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Reflection on Task 7

I have gone through your thoughts about interactivity. Well done! Very impressive! This task showed very clearly that you come from very different fields, which makes the group rather heterogenous. Having different view points and perspectives is only a good thing while one is trying to explore and understand some concepts. I only wish I could summarize your thoughts somehow… 🙂

First, I found it amazing how many different fields and areas were mentioned and metaphors used while talking about interactivity. Some of the more “exotic” or let’s say a bit unusual in our context were for example dance, urban planning, implant technology, human brain, youth, art, marketing…in addition interactivity is of course an important concept in the context of communication studies, user interface design, new media…And I think most of you agree that even articles published 10 years ago are valid nowadays, maybe not entirely as many of you have also claimed that the concept interactivity is changing and is in constant alteration (interactivity as an adjective or the ways we interact?), but they sure provide some input to understand the concept and how it has been evolving through time and various research fields.

In consequence, it is obvious for us by now that understanding interactivity depends a lot on perspectives and fields of research. As Kersti, Kristo, Ottavio and some others pointed out it makes sense sometimes to start looking at the term and what it entails from the language point of view: the adjective “interactivity”, the verb “to interact” and the noun “interaction”… or on the other hand (for instance Argo, Ilja and Maibritt emphasised) looking at the concept from the perspective of what it is not might provide some unexpected insights, which we have failed to notice. This reminds me of one of the discussions in my field…the concept of learning object. It is beneficial to ask give me an example of what is not a learning object? I might understand the concept better. And related to this aspect, I noticed that some of you were also talking about interactive communication, which made me ask a question: what is the difference between communication and interactive communication? What type of communication is not interactive? Is it even possible that communication is not interactive? But of course I have to add here that communication studies is not my field, so excuse my ignorance if the questions are not valid…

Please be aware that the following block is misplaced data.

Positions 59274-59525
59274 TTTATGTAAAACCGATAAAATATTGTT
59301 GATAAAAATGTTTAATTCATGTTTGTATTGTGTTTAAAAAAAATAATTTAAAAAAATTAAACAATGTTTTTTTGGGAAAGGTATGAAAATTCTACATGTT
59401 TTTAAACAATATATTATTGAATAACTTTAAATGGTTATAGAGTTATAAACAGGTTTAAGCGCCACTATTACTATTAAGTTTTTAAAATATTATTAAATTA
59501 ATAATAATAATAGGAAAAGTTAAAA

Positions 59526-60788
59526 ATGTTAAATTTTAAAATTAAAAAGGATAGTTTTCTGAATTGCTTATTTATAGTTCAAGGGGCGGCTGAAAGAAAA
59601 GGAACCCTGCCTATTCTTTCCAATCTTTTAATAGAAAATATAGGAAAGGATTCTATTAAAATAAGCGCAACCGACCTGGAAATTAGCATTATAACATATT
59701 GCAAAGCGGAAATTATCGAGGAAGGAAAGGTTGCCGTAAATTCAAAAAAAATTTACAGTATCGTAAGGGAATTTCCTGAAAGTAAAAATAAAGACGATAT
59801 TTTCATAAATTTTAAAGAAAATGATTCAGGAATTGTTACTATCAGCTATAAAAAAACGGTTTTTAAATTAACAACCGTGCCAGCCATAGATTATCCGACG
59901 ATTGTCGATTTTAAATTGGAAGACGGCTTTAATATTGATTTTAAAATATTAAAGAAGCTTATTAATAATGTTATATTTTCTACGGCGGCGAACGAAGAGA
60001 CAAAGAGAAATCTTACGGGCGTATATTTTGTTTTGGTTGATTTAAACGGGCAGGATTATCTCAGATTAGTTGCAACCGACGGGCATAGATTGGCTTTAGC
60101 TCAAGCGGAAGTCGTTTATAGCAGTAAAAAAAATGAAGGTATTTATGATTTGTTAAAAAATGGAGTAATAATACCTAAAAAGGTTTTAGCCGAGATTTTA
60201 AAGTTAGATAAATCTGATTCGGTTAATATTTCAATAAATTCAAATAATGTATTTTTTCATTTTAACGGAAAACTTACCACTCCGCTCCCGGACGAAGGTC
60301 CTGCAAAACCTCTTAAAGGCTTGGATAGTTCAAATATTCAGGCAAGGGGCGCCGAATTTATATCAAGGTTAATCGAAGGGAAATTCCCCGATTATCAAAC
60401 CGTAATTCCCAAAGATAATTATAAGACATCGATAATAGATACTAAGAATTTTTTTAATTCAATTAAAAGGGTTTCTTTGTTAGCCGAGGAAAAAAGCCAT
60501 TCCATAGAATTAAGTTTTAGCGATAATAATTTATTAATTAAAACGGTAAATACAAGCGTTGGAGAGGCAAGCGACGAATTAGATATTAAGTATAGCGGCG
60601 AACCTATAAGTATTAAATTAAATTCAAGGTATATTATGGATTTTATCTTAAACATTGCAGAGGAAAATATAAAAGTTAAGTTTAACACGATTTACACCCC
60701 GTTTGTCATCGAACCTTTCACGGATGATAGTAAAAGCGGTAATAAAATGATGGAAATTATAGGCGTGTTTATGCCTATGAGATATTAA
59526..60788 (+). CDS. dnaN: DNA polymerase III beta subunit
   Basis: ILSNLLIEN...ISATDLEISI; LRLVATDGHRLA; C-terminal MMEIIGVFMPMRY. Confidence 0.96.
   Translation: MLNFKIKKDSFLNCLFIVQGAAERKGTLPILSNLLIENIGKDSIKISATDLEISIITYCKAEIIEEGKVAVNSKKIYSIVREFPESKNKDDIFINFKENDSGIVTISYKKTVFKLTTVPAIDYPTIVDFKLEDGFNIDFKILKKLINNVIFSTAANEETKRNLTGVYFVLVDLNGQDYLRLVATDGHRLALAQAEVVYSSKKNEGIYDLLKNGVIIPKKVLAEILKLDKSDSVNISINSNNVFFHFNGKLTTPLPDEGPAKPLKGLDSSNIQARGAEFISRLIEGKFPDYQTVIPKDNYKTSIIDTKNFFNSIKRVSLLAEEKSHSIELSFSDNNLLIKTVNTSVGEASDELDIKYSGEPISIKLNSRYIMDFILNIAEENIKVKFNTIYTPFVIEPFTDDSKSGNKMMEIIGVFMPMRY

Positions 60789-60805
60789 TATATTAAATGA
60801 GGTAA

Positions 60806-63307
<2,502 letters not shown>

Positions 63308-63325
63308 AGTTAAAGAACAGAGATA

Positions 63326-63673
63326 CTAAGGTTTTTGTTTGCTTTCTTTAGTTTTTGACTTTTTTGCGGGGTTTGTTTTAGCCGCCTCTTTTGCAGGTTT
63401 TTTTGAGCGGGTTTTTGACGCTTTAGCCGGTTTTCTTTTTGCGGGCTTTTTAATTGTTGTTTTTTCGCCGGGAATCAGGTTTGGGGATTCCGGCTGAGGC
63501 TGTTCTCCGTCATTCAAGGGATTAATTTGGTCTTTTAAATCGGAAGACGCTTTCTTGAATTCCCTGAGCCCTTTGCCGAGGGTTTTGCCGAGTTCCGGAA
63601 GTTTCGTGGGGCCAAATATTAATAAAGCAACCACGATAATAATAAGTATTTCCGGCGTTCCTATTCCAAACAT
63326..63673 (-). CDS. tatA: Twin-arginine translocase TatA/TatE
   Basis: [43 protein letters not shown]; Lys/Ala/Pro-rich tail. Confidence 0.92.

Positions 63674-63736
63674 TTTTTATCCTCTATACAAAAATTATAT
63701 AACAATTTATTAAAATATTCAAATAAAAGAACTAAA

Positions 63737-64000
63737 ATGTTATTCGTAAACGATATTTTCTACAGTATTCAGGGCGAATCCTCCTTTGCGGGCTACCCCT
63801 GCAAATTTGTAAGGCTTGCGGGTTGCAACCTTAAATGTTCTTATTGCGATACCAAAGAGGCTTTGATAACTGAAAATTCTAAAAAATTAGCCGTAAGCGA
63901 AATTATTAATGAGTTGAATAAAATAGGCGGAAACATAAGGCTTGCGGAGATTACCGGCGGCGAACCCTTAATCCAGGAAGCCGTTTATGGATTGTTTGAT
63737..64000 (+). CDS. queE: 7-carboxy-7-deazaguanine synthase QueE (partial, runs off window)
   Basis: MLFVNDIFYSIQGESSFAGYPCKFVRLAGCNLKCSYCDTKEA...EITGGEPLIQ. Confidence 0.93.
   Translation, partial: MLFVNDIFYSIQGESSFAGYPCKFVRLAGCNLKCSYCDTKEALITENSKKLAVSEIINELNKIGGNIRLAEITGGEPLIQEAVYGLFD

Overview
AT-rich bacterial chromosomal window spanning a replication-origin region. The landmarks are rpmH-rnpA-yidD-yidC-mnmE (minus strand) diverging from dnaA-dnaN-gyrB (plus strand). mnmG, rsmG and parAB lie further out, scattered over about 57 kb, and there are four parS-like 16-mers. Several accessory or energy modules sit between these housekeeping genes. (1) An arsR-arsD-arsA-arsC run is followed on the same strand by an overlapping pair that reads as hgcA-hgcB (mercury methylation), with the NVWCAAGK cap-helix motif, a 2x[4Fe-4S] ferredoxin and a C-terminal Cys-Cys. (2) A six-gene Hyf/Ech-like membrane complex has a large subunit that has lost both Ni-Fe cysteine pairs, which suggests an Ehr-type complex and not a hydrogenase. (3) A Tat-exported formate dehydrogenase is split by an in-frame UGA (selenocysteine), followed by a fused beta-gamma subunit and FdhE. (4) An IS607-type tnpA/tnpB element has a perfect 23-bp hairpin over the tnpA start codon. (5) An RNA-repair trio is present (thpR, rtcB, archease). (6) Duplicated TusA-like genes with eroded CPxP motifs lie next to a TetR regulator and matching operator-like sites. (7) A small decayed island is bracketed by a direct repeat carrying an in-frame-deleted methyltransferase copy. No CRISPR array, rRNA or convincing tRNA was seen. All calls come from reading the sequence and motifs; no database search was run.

Next, I would like to point out some intriguing and thought-provoking quotes from your essays (at least in my opinion):

Kristo has made an interesting observation “no new interactive feature becomes interactive until it is accepted by the cultural environment and no device is considered interactive, unless it is accepted so by the same environment…

Raul draws parallels to human brain: “Human brain is most interactive machine in the world, it interacts more than we can perceive and know. And the purpose of interactive media is to attract human brain…

Jakob has said: “I would say that the sense of living out your digital life is becoming an important part of what we consider as interactivity – and there could be a dimension missing from Kiousis’s analysis that describes its measure…

and last, but not least:

Kristo has also claimed that “…Devices have become more and more interactive since then, despite most of the actions we use the devices for – making calls, accessing information, sending e-mail, watching movies or television – remaining the same…While my activities are the same, they have become easier and more natural to me. And as a result, more interactive…“. Do we see devices/technology only as mediators for our activities? Hasn’t the development of technology provided us and in some cases even forced us to carry out new activities, which were not possible before…?

There are many many more interesting thoughts and ideas, which are worth to spend some time on. Unfortunately it is not possible to outline all of them here. Therefore, I strongly recommend you to have a look at what others have written…the value of these can be much more than one can expect.

What can we learn from this?

I guess everybody has to figure this out by her/himself. Gert has nicely pointed out that the articles have wiped away “the “sweet dreams” of intuitive interpretation of interactivity“. That’s good. The purpose is fulfilled…to acknowledge that there is much more as it first seems. In some cases it might be useful, in some cases not. No universal truth, no one single definition, no ultimate unequivocally verified “knowledge”. It makes sense first to choose a perspective (field of application/domain, etc.) and then define/outline one’s concepts, but also be prepared to defend what they are not… (a tip for master thesis).

Where to from here…

…will come soon (today)

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